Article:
I wanted to let the public into my operating room world with a very honest depiction of what I do and how I feel about what I do.  The book is a very blunt depiction of life, death, imperfection, emotional stresses, legal pressures, and human frailties.

I believe , because of our unique day (and night) jobs, everyone one of us physicians has an extraordinary story to tell, a story the public has a right to hear.  Everyone of us has a book buried deep inside our gut (being the general surgeon that I am) that just may need a little coaxing to bring out.

I was not a seasoned writer and had no understanding what it involved to write,publish, or promote a book.  All I knew was I had a story to tell and Julie Silver's Harvard Writing course was something I had to experience.  I had to experience it so much that I attended her course twice before writing my book, once in 2005 and again in 2010.  The first time got me warmed up to write (the timing was just not right).  However, the second time I attended the course, the stars were aligned and it ignited the fire in me.  Her course taught me very usable lessons on how to organize my story, discipline my writing, and instill confidence in my ability to complete what I had set out to accomplish.   Dr. Silver's course was also instrumental in giving me access to top New York City agents and professional writers.  The funny thing was I almost did not attend her course in 2010.  It was a last minute decision and probably the best one (outside of asking my wife to marry me) I have made in a very long time.

Writing my book was not easy and there were many a time when I just stared at my labtop, hoping the keyboards would just move by themselves.  To me, writing anything never came easy.  Remember, I am a general surgeon and if I cannot drain it, remove it, or rearrange it within a few hours I move on to the next one.  Most of us do not have the patience to write almost every night and weekends, one page at a time.  So, when I received my first galley copy in the mail from Penguin Publishing, I got drunk.  No, I am only kidding.  However, I did open up a bottle of single malt I had been saving and toasted everything in sight.  When I finally received my free 50 copies of the finished product,  then I finished the bottle off and got drunk.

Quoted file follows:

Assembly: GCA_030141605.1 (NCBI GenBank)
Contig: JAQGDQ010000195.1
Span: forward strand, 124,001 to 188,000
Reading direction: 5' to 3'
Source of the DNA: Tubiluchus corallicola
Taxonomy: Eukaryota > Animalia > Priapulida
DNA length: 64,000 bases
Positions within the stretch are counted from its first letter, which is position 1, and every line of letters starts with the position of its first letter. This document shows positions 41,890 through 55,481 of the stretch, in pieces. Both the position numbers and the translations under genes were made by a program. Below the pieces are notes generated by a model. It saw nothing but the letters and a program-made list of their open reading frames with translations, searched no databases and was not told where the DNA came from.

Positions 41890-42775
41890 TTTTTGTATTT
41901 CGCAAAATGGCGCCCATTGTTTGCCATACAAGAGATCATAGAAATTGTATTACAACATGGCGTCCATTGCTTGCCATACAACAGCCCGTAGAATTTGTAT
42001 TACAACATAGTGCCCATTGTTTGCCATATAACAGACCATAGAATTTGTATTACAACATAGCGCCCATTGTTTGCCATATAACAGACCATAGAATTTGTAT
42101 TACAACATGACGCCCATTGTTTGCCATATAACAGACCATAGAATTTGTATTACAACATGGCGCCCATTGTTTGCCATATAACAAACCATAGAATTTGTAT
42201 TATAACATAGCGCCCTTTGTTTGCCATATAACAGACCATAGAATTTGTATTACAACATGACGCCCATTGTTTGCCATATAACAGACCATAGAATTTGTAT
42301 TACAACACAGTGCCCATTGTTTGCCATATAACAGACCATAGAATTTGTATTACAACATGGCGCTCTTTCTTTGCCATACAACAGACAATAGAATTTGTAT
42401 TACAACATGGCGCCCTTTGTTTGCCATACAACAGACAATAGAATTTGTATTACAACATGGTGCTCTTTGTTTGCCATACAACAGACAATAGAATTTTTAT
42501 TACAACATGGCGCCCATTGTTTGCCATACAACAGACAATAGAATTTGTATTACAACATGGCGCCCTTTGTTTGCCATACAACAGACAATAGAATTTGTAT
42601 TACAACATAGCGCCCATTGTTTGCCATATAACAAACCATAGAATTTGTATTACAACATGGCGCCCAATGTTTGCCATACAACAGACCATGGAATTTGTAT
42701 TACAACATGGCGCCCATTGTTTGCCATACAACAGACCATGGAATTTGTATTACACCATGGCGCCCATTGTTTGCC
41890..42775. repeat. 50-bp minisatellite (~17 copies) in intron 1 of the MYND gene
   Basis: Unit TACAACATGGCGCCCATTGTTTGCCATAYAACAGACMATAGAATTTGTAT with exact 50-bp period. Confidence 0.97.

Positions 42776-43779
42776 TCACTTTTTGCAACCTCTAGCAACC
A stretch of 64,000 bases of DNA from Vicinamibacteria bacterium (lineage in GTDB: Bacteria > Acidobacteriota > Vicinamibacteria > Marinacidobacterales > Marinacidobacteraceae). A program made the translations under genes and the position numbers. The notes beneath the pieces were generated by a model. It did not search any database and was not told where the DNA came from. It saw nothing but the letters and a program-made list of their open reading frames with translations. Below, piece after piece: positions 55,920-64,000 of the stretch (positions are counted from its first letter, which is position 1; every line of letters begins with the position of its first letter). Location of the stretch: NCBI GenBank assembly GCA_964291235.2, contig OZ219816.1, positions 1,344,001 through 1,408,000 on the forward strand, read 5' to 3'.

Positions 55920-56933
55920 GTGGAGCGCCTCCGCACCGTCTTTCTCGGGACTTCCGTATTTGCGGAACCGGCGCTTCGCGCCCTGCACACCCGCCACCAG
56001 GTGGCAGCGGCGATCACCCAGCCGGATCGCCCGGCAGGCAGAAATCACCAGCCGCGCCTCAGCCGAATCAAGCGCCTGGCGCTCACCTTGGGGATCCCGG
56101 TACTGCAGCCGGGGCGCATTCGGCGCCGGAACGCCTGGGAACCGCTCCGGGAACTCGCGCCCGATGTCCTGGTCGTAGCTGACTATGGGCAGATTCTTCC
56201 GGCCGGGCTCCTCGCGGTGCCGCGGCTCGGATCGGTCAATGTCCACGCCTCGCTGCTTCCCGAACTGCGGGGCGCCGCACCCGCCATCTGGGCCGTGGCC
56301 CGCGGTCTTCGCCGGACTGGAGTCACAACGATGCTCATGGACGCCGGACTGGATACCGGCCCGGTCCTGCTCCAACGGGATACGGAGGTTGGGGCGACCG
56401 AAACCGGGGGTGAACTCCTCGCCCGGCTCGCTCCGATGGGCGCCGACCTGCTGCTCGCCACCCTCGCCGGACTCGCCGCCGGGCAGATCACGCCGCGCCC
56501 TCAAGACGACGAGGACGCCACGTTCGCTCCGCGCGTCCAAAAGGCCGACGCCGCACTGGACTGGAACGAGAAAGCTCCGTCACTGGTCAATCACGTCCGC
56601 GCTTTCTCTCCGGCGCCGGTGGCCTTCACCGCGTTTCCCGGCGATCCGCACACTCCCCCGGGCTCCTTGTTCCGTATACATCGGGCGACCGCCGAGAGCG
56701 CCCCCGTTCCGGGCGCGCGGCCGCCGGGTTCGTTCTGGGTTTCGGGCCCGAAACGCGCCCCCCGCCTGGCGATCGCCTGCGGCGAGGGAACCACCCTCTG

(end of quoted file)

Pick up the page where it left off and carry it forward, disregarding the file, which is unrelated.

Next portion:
The best advice I can give anyone who has a dream is to just go do it.  Do it with honesty and sincerity.  Do it because people need to know what unique lives we lead.  People will never know what is in our heart unless we show, not tell them.

About: Paul Ruggieri MD,FACS is a general surgeon in private practice, writer, stepfather, and a lover of single malt scotch. He writes at http://paulruggieri.com

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Sunday
Jan222012

How Doctors Becomes Successful Writers

Suzanne Koven, MD, is an internist who came to the publishing course that I direct at Harvard Medical School (www.HarvardWriters.com) a few years ago.  At that time her goals were to hone her writing skills and to learn more about publishing opportunities. 

A year later, I invited her back to speak to the attendees--one of the few "Success Stories" we have featured at the course who has not actually published a book (though that's about to change with her first book coming out soon). 

What I remember most about Suzanne's talk was her football analogy about "moving the chain."  As I watched the New England Patriots win the AFC playoff game today I was reminded of Suzanne's comments when my daughter asked me to explain how downs work.  Getting something published--anything at all--is a lot like a first down.  Touchdowns aren't elusive, but they are harder to achieve.  Super Bowl victories are even more difficult.  But, it all starts with moving the chain and getting close to that first down and then actually achieving the first down. 

Perhaps I was thinking about Suzanne today, because she is now a professional physician-writer who regularly contributes to The Boston Globe.  Her article in today's paper--the same day that the Patriots will advance to the Super Bowl--is titled "Doctors Who Write"

Suzanne has continuously moved the chain, scored too many first downs to count, won many important games and is now on her way to the Super Bowl!  Suzanne, go for it--we'll be watching you!!

Wednesday
Sep212011

Physician Writing & Publishing